General M1A tips anyone?


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Kurosaki
February 9, 2008, 12:46 AM
Hi, I'm a new member of the forum. Been shooting since I was a kid and just inherited my father's M1A. Im pretty sure he didn't really do anything but put a ram-rod through the barrel every now and then, but the gun has not gone through a lot of ammo at all. Wen I took it out last Christmas break to shoot, it jammed over and over, wouldn't eject the round or fire the one in the chamber. So my current project since we're full of snow and cold weather is to get this gun back up and running.

My main questions for all of you service M1A shooters are:

- What are some good maintenance tips for this weapon? (frequency of deep cleaning)

-Are there areas of the gas chamber that should be left alone and others treated in special way? (pictures?)

-tools, oil or grease you recommend?

-Ammo that would be suitable for someone who doesn't have reloading equipment

-Anything else you feel I should know as a new M1A owner

I'm sure many of you have answered these questions over and over but it might be nice for other new comers to see the input in one place. Thanks a lot! (PS: just got combo tool, chamber brush and ram rods - butt stock style)

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MassMark
February 9, 2008, 01:41 AM
Welcome to the world of the M1A - Congrats on your inheritance - it will likely bring you decades of pleasure until you pass it down again... ;)

To get to your questions, I'm going to suggest you look for Scott Duff's book on the M14 and also the newer publication by Walt Kuleck of Fulton Armory. In these books you will find more info that you can imagine.

It's late, (1:20am), so I'll try and post some basics that others will fill in I'm sure.

First thing after the books, is a USGI M14 Buttstock Cleaning Kit. Forget about the cleaning rod sections, (use them for the field). In fact, if you look under the buttplate, I'd be surprised if there wasn't one in there. What you're after is the racheting chamber brush, as I believe a dirty chamber is likely part of your problem. You need to scrub that chamber out - it should be clean and dry.

You also likely need to pull and clean out the gas piston. Ultimately it will be of benefit to go to Sadlak.com and get yourself a gas wrench and some drill bits, but in the interim, use a socket wrench to remove your gas plug, being cautious not to tweak your gas tube. My guess is that your father has tools, but if not, remove the plug, drop out the piston and soak it in solvent. before I got my bits, I used a thin bore brush to scrub out the inside - even ran patches in it to clean it out. Clean out your gas tube as well, but make sure both the piston and tube are DRY when you reassemble - do not lubricate.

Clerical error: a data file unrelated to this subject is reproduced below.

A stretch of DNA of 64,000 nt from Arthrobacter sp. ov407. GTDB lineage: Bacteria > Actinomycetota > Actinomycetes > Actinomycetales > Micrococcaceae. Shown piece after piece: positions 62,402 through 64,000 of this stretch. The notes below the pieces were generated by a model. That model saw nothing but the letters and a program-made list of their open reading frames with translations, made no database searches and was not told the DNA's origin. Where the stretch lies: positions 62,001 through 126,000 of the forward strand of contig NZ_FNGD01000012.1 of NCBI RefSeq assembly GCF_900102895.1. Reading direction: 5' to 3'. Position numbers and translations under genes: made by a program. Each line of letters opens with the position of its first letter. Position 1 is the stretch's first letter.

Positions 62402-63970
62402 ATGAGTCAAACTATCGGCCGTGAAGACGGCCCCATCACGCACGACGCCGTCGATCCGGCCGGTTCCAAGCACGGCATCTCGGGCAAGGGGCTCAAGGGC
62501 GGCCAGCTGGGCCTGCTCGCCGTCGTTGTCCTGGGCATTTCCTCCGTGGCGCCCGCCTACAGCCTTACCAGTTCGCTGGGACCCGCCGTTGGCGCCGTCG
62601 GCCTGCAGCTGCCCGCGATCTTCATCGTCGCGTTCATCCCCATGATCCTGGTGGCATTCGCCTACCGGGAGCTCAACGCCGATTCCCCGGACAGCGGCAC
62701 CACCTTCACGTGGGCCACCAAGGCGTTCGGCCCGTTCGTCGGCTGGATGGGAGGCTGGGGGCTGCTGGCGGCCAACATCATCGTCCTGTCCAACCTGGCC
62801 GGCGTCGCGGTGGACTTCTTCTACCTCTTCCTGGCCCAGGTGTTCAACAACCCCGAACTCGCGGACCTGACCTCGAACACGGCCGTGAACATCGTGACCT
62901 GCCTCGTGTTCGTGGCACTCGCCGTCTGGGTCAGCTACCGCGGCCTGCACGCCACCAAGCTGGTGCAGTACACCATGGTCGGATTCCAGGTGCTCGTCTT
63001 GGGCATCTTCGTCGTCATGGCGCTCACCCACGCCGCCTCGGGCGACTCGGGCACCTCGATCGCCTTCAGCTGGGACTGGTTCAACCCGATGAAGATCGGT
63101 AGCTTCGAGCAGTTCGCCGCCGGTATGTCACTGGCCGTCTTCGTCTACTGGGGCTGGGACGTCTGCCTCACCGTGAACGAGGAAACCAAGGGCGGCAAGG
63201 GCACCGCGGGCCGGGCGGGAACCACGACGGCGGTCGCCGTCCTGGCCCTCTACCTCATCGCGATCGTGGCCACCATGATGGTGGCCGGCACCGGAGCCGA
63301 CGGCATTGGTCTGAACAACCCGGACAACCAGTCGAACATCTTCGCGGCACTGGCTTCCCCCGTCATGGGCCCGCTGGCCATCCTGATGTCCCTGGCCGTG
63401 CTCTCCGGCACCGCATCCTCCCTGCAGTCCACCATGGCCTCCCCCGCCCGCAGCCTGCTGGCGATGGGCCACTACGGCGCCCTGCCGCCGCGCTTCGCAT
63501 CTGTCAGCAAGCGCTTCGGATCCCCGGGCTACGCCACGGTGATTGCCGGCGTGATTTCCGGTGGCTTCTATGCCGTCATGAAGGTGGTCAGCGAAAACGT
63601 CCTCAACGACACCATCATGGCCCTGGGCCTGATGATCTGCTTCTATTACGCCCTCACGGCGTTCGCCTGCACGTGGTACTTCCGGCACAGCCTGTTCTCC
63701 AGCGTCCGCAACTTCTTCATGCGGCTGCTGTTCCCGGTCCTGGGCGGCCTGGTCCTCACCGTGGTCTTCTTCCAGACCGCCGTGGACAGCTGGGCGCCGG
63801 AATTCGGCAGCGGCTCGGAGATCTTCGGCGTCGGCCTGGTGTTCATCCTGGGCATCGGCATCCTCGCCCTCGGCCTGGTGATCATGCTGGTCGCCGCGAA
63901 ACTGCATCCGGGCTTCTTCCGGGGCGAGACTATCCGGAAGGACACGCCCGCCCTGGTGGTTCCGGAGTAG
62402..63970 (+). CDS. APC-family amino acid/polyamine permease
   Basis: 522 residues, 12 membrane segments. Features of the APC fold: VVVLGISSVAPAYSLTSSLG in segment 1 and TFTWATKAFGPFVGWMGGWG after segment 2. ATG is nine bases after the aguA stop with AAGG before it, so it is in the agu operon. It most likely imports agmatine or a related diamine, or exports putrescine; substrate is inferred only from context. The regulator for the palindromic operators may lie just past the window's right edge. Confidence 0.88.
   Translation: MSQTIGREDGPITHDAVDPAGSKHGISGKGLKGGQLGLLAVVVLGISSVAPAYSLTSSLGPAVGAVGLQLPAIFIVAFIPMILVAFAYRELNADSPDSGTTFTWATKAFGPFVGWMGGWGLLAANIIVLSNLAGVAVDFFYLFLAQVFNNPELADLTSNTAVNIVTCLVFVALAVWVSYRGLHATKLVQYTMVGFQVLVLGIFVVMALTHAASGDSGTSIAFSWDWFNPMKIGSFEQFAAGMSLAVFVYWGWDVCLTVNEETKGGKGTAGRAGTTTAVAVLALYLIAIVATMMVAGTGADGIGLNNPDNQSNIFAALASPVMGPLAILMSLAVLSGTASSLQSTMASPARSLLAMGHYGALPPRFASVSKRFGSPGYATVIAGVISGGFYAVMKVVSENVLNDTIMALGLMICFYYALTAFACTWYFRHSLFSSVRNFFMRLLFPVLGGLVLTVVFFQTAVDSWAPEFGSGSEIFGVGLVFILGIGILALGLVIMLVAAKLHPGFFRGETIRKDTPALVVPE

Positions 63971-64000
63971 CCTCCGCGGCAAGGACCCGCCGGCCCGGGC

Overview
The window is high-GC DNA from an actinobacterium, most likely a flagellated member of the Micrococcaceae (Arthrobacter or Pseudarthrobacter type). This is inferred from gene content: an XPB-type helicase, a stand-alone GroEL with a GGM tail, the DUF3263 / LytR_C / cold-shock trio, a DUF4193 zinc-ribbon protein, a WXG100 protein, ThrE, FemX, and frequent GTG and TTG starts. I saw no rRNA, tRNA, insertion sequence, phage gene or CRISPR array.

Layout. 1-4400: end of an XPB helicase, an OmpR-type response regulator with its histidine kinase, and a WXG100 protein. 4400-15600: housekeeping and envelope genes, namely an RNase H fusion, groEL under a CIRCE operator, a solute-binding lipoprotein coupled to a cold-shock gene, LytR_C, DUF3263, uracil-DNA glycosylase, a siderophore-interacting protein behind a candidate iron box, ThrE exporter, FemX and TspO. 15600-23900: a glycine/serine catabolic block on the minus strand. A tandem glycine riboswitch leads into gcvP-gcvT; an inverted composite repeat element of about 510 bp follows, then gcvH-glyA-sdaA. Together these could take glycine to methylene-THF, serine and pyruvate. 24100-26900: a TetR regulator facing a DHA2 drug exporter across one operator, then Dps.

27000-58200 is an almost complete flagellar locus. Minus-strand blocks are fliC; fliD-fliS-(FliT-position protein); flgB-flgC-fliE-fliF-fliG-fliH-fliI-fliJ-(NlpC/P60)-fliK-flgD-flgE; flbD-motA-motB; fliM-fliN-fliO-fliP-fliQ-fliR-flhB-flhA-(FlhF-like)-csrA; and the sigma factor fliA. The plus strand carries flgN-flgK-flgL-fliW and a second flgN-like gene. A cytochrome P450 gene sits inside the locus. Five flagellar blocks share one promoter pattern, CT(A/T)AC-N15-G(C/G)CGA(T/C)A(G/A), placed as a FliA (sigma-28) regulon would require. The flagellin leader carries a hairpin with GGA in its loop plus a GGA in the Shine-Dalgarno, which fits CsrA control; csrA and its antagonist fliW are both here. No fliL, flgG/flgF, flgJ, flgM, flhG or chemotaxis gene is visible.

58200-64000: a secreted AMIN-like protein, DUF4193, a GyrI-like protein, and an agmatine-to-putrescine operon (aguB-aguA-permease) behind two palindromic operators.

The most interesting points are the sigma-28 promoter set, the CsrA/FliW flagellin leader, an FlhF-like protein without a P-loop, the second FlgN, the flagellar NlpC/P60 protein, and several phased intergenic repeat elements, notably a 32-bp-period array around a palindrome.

Use a toothbrush and some solvent to clean your receiver and bolt, but make sure your chamber and bolt face are dry. Use automotive grease to start on any metal to metal moving parts, (edge of bolt, oprod, oprod spring, oprod guide).

Make sure your barrel is clean and this should get you started on the road - my guess is the gun will run like a top.

Be sure you're using the right ammo - no .308/7.62x51 over 168gr. Try and shoot MilSurp if you can, but Winchester White Box 147/150 gr FMJ should be okie-dokie.

Recommended Tools:

Sadlak Gas wrench
Sadlak Drill Bits, (for piston cleaning)
Dewey One Piece Cleaning Rod
Brass Bore Brush
Brass Patch Tip
Brass Jag
Bolt Roller Greaser
USGI Buttstock Cleaning Kit
Militec-1 Grease (Automotive is fine)
BOOKS

Also, as much as I love THR, join: M-14 Forum (www.m-14forum.com) There is AWESOME information there....Good luck and good night! :cool:

Kurosaki
February 9, 2008, 02:47 AM
Thanks, I've taken care of everything else but the gas chamber part...Im trying to finish up some exams and other work...and then work up the nerve to take that portion apart for an inspection.

Andrewsky
February 9, 2008, 02:51 AM
Kurosaki, gas cylinder disassembly is easy.

If you want a challenge, try taking changing your extractor.

Vityaz
February 9, 2008, 04:29 AM
For a good grease, I recommend Tetra.

As far as ammo, 175gr is generally alright to use. Whatever you pick, just stock up. You can go through quite a bit pretty fast with the M1A

Like Andrewsky said, the gas system is easy to disassemble, you won't have any problems.

I also highly recommend the M14 Firing Line. Extremely knowledgeable people that can help you out with almost any problem.

Enjoy the rifle. ;)

GunTech
February 9, 2008, 10:53 AM
I stay away from heavy bullets, but 175 is considered fine. Some argue that you should be using a grooved piston for heavy bullets.

Given that the 155 Lapua Scenar has the same BC as the 175 SMK, and can be launched faster, I see know reason for the 175.

The 168 SMK is your friend. If your M1A won't shoot well with a 168 SMK over 41.5 gn 4895, it probably won't shoot well with anything.

Depending on how mych you want to play with your rifle, there are a number of tools you'll find useful. Most have already been mentioned. A bolt disassembly tool from Brownells can make life much easier. And a lug greasing tool is nice and small. Badger Ordnance makes them.

I would seriously consider replacing the recoil spring with a silcon steel one from David Tubb. You may want to chuck the spring guide as well, and replace it with one from Badger or Sadlak.